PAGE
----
The US needs to commit to building up seapower, but the Navy needs to do a better job with the resources it has
Chief of Naval Operations Admiral Mike Gilday, speaking at an online conference in early December, spoke about the need to convince the incoming Biden administration of the importance of the Navy.
“I think internally certainly we’ll have challenges again with the new administration in terms of explaining the rationale for making the investments in the naval force,” he told those logging on to the US Naval Institute’s Defense Forum.
Gilday, speaking of still-in-production littoral combat ships, also declared he’d “like to decomm[ission] the first four LCS test platforms. … I’m not a proponent of sinking a lot of money into those vessels that I could put in other places to buy me more lethality.”
But those first four ships are barely halfway through their planned 20-year lifespans. Freedom has been in service 12 years, Independence 10, Fort Worth eight, Coronado seven. Only three of the ships made the kind of forward-based deployment they were designed for, and only one deployment each. They are far from worn out, nor has the taxpayer or warfighter gotten the kind of return the Navy promised.
A total of 21 LCSs are in commission, with four more to enter service this year. Another ten are in various stages of construction. More new LCSs enter the fleet each year than any other type. Deliveries will continue at least through 2025 and a total of 35 will be built before production shifts to the new Constellation-class frigate. Well over $8 billion has been spent to buy the ships, several billion more allocated to various mission components, and even more money has been invested in specialized support systems and sophisticated training facilities.
Both LCS designs – the Freedom LCS 1 variant and the Independence LCS 2 – have been modified since those first four ships were delivered, and the Navy claims it’s not worth modifying the first four, saying they were meant as prototypes. That directly contradicts dozens of declarations throughout the early years of the program from top Navy officials claiming the ships were intended to be fully operational fleet units and not prototypes at all. That kind of shift in tone and purpose has been a hallmark of the program for much too long.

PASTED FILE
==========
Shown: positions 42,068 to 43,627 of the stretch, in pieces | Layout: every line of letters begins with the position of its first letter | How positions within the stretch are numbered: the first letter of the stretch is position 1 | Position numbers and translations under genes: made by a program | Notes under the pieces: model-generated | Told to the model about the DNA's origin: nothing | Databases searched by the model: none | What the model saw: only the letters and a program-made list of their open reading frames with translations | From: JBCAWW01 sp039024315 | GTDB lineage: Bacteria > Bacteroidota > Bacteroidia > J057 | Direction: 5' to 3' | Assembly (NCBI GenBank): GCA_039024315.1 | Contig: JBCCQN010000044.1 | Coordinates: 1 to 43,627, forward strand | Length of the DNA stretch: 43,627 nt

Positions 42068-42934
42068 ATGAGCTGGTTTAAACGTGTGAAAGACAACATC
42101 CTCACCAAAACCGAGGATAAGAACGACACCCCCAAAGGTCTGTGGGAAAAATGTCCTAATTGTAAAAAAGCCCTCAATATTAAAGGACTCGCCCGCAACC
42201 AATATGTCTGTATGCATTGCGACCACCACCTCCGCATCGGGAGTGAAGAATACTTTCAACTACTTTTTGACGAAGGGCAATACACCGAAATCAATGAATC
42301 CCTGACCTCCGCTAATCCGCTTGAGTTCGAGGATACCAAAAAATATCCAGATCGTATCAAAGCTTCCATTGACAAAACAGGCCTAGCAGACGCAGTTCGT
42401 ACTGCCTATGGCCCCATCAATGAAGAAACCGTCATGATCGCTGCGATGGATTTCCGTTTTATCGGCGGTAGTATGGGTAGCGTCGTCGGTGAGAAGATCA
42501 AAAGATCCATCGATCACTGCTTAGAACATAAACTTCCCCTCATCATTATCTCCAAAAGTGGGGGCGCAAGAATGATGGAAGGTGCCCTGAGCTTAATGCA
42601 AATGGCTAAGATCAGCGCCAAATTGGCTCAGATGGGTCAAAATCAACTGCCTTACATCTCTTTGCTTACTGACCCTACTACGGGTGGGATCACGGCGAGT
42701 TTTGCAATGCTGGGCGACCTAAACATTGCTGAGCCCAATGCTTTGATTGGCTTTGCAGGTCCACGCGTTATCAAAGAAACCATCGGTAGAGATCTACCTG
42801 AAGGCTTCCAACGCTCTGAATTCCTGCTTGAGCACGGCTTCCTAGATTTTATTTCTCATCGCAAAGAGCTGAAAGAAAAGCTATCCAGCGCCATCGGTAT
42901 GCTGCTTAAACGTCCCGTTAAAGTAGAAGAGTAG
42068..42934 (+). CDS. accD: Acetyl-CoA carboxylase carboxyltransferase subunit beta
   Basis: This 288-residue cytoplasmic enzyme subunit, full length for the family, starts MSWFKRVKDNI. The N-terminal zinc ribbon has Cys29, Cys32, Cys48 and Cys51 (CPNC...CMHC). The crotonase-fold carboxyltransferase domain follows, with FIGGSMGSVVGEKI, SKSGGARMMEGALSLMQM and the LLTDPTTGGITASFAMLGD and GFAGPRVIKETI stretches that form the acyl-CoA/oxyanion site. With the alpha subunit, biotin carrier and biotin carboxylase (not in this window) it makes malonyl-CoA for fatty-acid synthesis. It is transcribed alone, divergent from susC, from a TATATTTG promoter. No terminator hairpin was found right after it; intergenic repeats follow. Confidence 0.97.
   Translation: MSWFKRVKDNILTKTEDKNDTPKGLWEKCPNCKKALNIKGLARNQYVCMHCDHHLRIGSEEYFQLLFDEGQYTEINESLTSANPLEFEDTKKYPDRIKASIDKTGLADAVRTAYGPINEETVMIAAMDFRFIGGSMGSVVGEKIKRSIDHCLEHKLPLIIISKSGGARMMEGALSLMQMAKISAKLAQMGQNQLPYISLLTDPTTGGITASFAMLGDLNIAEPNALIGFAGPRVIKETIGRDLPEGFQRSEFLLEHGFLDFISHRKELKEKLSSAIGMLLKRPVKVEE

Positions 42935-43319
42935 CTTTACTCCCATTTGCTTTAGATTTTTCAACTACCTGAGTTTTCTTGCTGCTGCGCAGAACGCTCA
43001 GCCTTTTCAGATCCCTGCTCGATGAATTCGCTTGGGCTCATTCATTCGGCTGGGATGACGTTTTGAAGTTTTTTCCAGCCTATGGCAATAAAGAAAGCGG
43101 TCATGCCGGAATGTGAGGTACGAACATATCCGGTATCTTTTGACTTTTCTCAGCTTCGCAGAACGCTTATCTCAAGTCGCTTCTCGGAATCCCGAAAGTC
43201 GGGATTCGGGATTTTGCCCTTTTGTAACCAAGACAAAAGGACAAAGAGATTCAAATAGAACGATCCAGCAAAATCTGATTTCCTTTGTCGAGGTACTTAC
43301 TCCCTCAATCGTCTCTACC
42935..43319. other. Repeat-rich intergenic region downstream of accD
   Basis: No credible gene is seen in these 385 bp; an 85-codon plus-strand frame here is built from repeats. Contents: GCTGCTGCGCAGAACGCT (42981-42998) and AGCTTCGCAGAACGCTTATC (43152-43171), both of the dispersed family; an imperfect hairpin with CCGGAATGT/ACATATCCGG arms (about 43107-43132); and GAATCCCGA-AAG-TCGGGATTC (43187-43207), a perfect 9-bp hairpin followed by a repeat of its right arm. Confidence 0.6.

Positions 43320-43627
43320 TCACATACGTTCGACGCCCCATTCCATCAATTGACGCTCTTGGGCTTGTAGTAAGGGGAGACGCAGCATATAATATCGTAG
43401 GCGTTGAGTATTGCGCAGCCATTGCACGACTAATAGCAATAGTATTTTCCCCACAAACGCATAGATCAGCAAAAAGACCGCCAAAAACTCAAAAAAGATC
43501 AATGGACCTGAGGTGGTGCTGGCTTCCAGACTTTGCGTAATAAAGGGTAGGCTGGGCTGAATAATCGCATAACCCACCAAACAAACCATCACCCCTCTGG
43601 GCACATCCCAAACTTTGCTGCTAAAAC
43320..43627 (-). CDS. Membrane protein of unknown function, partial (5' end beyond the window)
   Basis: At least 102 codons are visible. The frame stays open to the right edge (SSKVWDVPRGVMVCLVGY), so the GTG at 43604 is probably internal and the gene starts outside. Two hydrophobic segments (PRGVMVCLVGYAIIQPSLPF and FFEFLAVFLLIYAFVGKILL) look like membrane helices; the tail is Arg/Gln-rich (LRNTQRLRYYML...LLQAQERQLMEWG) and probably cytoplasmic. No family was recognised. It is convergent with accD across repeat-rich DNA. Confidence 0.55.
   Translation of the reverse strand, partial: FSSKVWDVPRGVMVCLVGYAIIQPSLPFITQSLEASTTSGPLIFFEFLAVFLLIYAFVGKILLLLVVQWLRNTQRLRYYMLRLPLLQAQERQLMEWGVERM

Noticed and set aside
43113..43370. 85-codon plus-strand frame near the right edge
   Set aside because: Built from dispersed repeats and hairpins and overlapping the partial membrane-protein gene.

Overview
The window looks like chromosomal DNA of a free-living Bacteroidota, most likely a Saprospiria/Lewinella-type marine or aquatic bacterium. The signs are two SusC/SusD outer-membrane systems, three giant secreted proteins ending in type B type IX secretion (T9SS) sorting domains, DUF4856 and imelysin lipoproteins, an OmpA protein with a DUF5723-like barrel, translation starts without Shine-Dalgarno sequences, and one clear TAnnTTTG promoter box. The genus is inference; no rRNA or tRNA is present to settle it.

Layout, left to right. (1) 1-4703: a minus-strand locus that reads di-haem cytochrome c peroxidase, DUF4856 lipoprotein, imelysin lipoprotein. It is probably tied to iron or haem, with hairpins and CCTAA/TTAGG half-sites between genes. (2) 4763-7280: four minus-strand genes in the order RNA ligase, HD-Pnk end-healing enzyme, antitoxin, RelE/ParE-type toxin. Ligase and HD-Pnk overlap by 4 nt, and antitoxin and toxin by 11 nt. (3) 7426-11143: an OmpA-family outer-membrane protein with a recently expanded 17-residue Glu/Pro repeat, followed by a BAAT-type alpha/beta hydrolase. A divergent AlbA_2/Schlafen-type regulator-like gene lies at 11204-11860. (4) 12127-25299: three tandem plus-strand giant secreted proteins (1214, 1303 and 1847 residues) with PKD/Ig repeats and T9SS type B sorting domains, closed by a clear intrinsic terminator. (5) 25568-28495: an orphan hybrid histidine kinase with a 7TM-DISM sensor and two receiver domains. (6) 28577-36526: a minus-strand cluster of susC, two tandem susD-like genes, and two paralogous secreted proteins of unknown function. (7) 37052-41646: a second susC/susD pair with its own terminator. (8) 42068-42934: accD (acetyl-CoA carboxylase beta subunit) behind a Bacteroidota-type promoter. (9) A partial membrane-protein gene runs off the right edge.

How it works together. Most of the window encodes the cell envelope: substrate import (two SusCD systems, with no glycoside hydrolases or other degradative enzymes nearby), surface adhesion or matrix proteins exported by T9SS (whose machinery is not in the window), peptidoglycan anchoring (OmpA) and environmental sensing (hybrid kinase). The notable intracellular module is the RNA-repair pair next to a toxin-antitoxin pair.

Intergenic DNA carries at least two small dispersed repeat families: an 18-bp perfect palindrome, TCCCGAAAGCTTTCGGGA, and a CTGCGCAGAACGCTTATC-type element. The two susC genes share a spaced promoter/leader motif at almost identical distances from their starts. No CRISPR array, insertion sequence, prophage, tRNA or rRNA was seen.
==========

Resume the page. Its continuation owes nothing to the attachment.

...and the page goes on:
The issues and problems surrounding LCS would fill a dense book and then some. Nearly all the original goals for the ships have been superseded by revised concepts and objectives. Succeeding uniformed and civilian leaders have altered many of the program’s fundamental precepts far beyond those first intentions. Those who initiated the program would scarcely recognize it today, and serious studies continue over how to use the warships.
LCS critics are always eager to pounce on the program. The Navy is notoriously gun-shy of just about any LCS story -– good and bad — because of never-ending controversies and a variety of interpretations. A host of oversight entities, including Congressional committees, the Government Accountability Office, the Pentagon’s Office of Test and Evaluation and more, routinely decry long-standing program errors despite the oft-unspoken open secret that all those groups have been involved from the beginning. Critics focus on failings of a component or system or concept. Government-imposed delays abound in the name of making things perfect before they can be used.